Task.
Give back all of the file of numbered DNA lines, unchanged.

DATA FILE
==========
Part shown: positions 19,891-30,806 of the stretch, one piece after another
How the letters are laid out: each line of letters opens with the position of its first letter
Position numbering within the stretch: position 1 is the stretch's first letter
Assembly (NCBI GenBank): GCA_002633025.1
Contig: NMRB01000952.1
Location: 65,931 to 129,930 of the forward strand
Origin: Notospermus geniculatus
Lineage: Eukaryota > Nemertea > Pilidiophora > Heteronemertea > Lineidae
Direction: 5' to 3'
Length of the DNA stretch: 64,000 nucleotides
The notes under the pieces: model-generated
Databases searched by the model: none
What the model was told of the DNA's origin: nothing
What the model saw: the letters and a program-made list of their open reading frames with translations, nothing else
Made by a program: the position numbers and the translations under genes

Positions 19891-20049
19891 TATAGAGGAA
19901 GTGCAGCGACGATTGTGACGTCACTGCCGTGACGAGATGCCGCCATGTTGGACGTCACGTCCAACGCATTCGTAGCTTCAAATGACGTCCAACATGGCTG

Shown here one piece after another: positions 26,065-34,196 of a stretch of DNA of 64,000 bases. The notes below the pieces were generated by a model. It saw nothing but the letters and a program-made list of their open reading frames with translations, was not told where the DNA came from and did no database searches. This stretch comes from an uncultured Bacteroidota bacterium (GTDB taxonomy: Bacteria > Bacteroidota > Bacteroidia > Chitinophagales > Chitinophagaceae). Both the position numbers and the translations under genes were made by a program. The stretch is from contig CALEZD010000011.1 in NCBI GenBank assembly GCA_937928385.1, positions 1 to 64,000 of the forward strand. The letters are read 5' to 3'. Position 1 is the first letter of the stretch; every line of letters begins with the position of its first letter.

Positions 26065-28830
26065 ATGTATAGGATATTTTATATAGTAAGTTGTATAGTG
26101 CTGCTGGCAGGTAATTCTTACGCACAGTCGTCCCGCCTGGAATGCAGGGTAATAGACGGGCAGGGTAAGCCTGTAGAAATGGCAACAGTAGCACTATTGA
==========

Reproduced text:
Part shown: positions 19,891-30,806 of the stretch, one piece after another
How the letters are laid out: each line of letters opens with the position of its first letter
Position numbering within the stretch: position 1 is the stretch's first letter
Assembly (NCBI GenBank): GCA_002633025.1
Contig: NMRB01000952.1
Location: 65,931 to 129,930 of the forward strand
Origin: Notospermus geniculatus
Lineage: Eukaryota > Nemertea > Pilidiophora > Heteronemertea > Lineidae
Direction: 5' to 3'
Length of the DNA stretch: 64,000 nucleotides
The notes under the pieces: model-generated
Databases searched by the model: none
What the model was told of the DNA's origin: nothing
What the model saw: the letters and a program-made list of their open reading frames with translations, nothing else
Made by a program: the position numbers and the translations under genes

Positions 19891-20049
19891 TATAGAGGAA
19901 GTGCAGCGACGATTGTGACGTCACTGCCGTGACGAGATGCCGCCATGTTGGACGTCACGTCCAACGCATTCGTAGCTTCAAATGACGTCCAACATGGCTG

Shown here one piece after another: positions 26,065-34,196 of a stretch of DNA of 64,000 bases. The notes below the pieces were generated by a model. It saw nothing but the letters and a program-made list of their open reading frames with translations, was not told where the DNA came from and did no database searches. This stretch comes from an uncultured Bacteroidota bacterium (GTDB taxonomy: Bacteria > Bacteroidota > Bacteroidia > Chitinophagales > Chitinophagaceae). Both the position numbers and the translations under genes were made by a program. The stretch is from contig CALEZD010000011.1 in NCBI GenBank assembly GCA_937928385.1, positions 1 to 64,000 of the forward strand. The letters are read 5' to 3'. Position 1 is the first letter of the stretch; every line of letters begins with the position of its first letter.

Positions 26065-28830
26065 ATGTATAGGATATTTTATATAGTAAGTTGTATAGTG
26101 CTGCTGGCAGGTAATTCTTACGCACAGTCGTCCCGCCTGGAATGCAGGGTAATAGACGGGCAGGGTAAGCCTGTAGAAATGGCAACAGTAGCACTATTGA